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Showing: 1-10 results of 199

Chapter I "Call Me Jimmie-Go-Get-'Em" The boy had spent the night at a water-hole in a little draw near the foot of the mesa. He had supped on cold rations and slept in his blanket without the comfort of glowing piñon knots. For yesterday he had cut Indian signs and after dark had seen the shadow of Apache camp-fires reflected in the clouds. After eating he swung to the bare back of his pony and climbed to the summit of the butte. His... more...

CHAPTER ONETHE POWER OF CONSOLATION At the first glance there appeared to be nothing unusual in the scene confronting Miss Jane Combs as she stood, broad and heavy, in her doorway that May morning, looking up and down the single street of the little Colorado mining-town. Jane's house was broad and heavy also—a rough, paintless "shack," which she had built after her own ideals on a treeless "forty" just beyond the limits of Aguilar. It was... more...

CHAPTER I THE MEETING BY THE WATERS   nder the willows at the edge of the pool a young girl sat daydreaming, though the day was nearly done. All in the valley was wrapped in shadow, though the cliffs and turrets across the stream were resplendent in a radiance of slanting sunshine. Not a cloud tempered the fierce glare of the arching heavens or softened the sharp outline of neighboring peak or distant mountain chain. Not a whisper of... more...

CHAPTER ONE THE OLE VIRGINIA The ring around the sun had thickened all day long, and the turquoise blue of the Arizona sky had filmed. Storms in the dry countries are infrequent, but heavy; and this surely meant storm. We had ridden since sun-up over broad mesas, down and out of deep canons, along the base of the mountain in the wildest parts of the territory. The cattle were winding leisurely toward the high country; the jack rabbits had... more...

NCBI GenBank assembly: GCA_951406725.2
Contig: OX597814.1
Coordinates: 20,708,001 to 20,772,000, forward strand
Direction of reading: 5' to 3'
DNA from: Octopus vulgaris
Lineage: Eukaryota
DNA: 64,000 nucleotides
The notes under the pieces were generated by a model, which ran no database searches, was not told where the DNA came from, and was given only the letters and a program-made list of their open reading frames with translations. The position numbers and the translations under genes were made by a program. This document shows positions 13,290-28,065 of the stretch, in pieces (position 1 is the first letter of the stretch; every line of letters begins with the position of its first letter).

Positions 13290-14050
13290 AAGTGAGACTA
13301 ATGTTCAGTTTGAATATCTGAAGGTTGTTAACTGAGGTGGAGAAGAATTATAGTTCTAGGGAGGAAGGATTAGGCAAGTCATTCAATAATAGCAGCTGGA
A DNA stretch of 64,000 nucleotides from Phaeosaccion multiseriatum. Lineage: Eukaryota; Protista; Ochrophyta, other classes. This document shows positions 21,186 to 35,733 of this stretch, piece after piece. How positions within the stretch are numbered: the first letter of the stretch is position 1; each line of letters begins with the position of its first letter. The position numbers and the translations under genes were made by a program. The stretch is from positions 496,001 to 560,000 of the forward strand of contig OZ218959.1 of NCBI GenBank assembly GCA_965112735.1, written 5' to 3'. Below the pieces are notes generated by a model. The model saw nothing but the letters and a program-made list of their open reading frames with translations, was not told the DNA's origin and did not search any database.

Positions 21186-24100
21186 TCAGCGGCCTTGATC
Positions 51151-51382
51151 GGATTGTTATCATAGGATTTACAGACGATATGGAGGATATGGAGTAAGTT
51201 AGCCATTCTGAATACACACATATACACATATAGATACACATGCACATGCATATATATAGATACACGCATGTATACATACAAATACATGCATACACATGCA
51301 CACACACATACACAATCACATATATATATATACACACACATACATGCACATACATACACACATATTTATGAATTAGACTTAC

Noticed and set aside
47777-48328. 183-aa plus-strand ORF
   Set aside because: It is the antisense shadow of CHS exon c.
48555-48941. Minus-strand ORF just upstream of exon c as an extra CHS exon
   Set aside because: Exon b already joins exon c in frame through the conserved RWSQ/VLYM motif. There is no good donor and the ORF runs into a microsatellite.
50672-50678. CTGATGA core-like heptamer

CHAPTER I ON A STRANGE RANGE Two tired but happy punchers rode into the coast town and dismounted in front of the best hotel. Putting up their horses as quickly as possible they made arrangements for sleeping quarters and then hastened out to attend to business. Buck had been kind to delegate this mission to them and they would feel free to enjoy what pleasures the town might afford. While at that time the city was not what it is now,... more...


CHAPTER I IN RUDE BORDER-LAND Even in a community where unsavory reputations were the rule, Mick Kennedy's saloon was of evil repute. In a land new and wild, his establishment was the wildest, partook most of the unsubdued, unevolved character of its surroundings. There, as irresistibly as gravitation calls the falling apple, came from afar and near—mainly from afar—the malcontent, the restless, the reckless,... more...

CHAPTER I A CHANCE MEETING There were nine altogether in the party registering. This number included the manager, who, both on and off the stage, quite successfully impersonated the villain—a rather heavy-jawed, middle-aged fellow, of foreign appearance, with coarse, gruff voice; three representatives of the gentler sex; a child of eight, exact species unknown, wrapped up like a mummy; and four males. Beyond doubt the most notable member... more...

THE RIVERMAN I first met him one Fourth of July afternoon in the middle eighties. The sawdust streets and high board sidewalks of the lumber town were filled to the brim with people. The permanent population, dressed in the stiffness of its Sunday best, escorted gingham wives or sweethearts; a dozen outsiders like myself tried not to be too conspicuous in a city smartness; but the great multitude was composed of the men of the woods. I sat,... more...

AMBUSHED As Lennon drove his heavily packed burro over the round of the ridge above the camp spring, all the desolate Arizona waste around him was transformed by the splendour of dawn. Up out of mysterious velvety blue-black valleys loomed the massive purple-walled fortresses and cities of the mountain giants, guarded by titanic skyward towering pyramids and turrets of exquisite rose pink. The burro was not interested in scenery or light... more...

CHAPTER I HAMPTON, OF PLACER It was not an uncommon tragedy of the West. If slightest chronicle of it survive, it must be discovered among the musty and nearly forgotten records of the Eighteenth Regiment of Infantry, yet it is extremely probable that even there the details were never written down. Sufficient if, following certain names on that long regimental roll, there should be duly entered those cabalistic symbols signifying to the... more...